Small enterprises have significantly contributed to the growth of the economy of New Zealand. About 97% of businesses in New Zealand are small enterprises, and they have employed over 600,000 individuals out of a population of not more than 4.8 million people (Hikina Whakatutuki, 2017). Moreover, small enterprises have employed 29% of individuals in the employment sector. According to statistics released by the country’s Ministry Of Business, Innovation, and Employment, small enterprises contribute 28% of the country’s GDP. Furthermore, the feasibility of starting a small business in New Zealand is justified by the fact that 70% of small enterprises in the country have zero employees (Hikina Whakatutuki, 2017). The industry with the highest percentage of small enterprises is rental, hiring, and real estate, which had 107,619 enterprises as of February 2016 (Hikina Whakatutuki, 2017). Starting an enterprise in this industry is not capital intensive and does not require a large workforce.

Other than the dominance of small enterprises in New Zealand, findings by the ministry also reveal that these firms are young and dynamic. In fact, a third of all small enterprises have existed for five years or fewer, and 52% of the firms established in 2010 were surviving as of 2016 (Hikina Whakatutuki, 2017). Hikina Whakatutuki (2017) also observes that, although the survival rate of small enterprises in New Zealand is impressive, it does not match that of large firms, 80% of which had survived during the same period. Besides, small enterprises not only employ a large segment of individuals in the country’s job sector but also ensure that the rate of compensation grows consistently over time. Thus, while the average compensation of small enterprise employees was $43,693 in 2013, it had grown to $45,867 in 2015 (Hikina Whakatutuki, 2017). Another noteworthy finding relates to the annual job creation of different enterprises in the country. The ministry observes that small enterprises employ an average of 111,873 employees per year (Hikina Whakatutuki, 2017). Although the country does not recognize medium enterprises, it is noted that the average employed by enterprises with 20-49 employees is 32,540 (Hikina Whakatutuki, 2017). Small enterprises in New Zealand also rely on the demand for the respective services they provide, which explains why the industry with the highest contribution small enterprises is rental, hiring, and real estate.  Other sectors that are highly represented by small enterprises are finance and insurance services; agriculture, forestry and fishing; and arts and recreation services.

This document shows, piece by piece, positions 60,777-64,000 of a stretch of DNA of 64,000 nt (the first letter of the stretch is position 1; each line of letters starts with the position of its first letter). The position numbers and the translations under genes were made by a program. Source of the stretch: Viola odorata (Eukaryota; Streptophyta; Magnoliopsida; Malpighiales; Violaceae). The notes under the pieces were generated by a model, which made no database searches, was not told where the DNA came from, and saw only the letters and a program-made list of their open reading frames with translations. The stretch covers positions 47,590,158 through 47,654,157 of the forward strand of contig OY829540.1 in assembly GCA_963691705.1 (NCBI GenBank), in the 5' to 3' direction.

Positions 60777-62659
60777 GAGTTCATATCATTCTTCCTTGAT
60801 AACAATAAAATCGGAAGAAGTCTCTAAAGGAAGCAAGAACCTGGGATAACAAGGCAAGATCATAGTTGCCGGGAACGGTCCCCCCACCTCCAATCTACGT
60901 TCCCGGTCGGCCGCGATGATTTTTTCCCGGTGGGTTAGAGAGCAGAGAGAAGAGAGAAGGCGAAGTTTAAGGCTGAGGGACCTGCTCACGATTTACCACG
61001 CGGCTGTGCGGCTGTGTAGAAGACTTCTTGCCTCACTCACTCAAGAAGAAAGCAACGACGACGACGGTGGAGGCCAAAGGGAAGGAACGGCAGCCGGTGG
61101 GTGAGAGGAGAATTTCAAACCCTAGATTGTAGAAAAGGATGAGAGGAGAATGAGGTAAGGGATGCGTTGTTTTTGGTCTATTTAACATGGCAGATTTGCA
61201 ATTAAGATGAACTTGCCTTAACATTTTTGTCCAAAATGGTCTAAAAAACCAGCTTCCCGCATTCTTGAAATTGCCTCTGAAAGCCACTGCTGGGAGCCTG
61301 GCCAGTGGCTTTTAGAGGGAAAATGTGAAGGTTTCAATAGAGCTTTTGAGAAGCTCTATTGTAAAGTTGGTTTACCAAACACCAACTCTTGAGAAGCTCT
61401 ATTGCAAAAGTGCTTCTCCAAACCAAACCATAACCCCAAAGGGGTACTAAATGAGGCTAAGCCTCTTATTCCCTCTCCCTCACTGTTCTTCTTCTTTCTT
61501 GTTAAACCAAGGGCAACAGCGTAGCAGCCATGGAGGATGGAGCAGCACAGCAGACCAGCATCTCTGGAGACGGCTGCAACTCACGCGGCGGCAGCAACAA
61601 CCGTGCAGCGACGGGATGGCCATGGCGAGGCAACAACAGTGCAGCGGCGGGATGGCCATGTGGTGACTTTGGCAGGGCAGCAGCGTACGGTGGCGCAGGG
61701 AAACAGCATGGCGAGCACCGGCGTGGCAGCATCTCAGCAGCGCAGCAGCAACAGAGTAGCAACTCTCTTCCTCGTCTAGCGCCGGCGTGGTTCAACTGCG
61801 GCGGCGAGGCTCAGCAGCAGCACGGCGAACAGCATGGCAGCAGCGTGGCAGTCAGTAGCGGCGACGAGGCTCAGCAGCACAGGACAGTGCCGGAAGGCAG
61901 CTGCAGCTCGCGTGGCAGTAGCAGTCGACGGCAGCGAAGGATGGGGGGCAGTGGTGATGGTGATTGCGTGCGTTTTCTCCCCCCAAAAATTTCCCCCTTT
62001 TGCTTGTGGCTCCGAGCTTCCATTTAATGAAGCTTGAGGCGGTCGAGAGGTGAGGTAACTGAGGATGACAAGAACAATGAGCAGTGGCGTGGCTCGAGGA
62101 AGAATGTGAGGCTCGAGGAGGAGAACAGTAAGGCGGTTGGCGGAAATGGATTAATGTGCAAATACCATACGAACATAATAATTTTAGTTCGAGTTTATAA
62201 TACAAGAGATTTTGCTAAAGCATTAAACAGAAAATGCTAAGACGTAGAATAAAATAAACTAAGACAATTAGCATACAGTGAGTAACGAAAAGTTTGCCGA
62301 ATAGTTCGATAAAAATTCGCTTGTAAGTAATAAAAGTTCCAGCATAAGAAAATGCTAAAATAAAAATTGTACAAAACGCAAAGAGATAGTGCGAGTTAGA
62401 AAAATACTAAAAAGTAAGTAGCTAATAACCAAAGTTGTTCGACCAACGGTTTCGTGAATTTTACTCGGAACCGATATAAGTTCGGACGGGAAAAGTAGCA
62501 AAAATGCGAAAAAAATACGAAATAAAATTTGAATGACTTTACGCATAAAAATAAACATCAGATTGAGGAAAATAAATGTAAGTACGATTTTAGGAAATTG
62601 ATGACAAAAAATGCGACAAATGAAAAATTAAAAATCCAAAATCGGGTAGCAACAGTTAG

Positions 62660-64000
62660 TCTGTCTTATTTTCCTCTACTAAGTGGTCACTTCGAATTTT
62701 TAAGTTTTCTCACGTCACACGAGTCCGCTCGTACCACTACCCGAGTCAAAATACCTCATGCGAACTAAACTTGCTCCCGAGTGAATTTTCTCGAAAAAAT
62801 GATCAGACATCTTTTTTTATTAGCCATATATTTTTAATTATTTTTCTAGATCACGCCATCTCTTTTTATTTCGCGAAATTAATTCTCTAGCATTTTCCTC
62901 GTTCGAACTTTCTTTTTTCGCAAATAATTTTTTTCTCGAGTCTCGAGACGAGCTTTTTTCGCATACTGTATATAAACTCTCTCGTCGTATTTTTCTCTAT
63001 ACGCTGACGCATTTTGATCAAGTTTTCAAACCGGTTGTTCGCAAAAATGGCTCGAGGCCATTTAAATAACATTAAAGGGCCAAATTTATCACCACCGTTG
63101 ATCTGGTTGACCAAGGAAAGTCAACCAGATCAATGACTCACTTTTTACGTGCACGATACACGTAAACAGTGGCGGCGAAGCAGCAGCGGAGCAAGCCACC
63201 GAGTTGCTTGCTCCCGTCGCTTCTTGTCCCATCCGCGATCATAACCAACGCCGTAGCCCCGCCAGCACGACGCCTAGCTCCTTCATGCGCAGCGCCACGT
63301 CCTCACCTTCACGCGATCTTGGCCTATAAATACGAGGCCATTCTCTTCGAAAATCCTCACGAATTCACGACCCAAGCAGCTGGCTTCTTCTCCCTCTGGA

Many of the Maori community have become small businesses owners and have employed others. An analysis of employment rates by ethnicity reveals that 10 percent of Maori run their own businesses, either by self-employment or by employing others (Hikina Whakatutuki, 2018).  Moreover, Mika suggests that Maori entrepreneurs attribute pride in conducting business in a way unique to the Maori community. Some of the most important principles for entrepreneurs include duality, permanence, collectivism, and integrationality (Mika, 2015; Al-Qirim, 2007).  Thus, publicly funded enterprise assistance plays an important role in ensuring the survival of Maori enterprises (Al-Qirim, 2007). Thus, with further government support for Maori enterprises, it is highly likely for the Maori community to contribute more to the economy of New Zealand through self-employment and employment of others through small enterprises.


The mentioned findings about small enterprises in New Zealand suggest that they play an indispensable role in the country’s economy. The country provides an ideal environment for the establishment of small enterprises. As such, it is imperative the government, through the ministry of business, innovation, and employment should continually support individuals willing to set up small enterprises. Doing so would ensure that communities like the Maori have the financial backing necessary to start their own businesses.




Al-Qirim, N. (2007). The adoption of eCommerce communications and applications         technologies in small businesses in New Zealand. Electronic Commerce Research and       Applications6(4), 462-473.

Hikina Whakatutuki (Ministry of Business, Innovation, and Employment). (2017). Small Businesses in New Zealand – How do they compare with larger firms? Retrieved from   

Hikina Whakatutuki (Ministry of Business, Innovation, and Employment). (2018). New   Zealand’s Support for Small Business. Retrieved from:

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Mika, J. P. (2015). The role of publicly funded enterprise assistance in Māori entrepreneurship in             Aotearoa New Zealand. (A thesis submitted in partial fulfillment of the requirements for   the degree of Doctor of Philosophy in Business Ph.D.), Massey University, Palmerston   North, New Zealand.

Schaper et al. (2014). Small business: definitions and characteristics.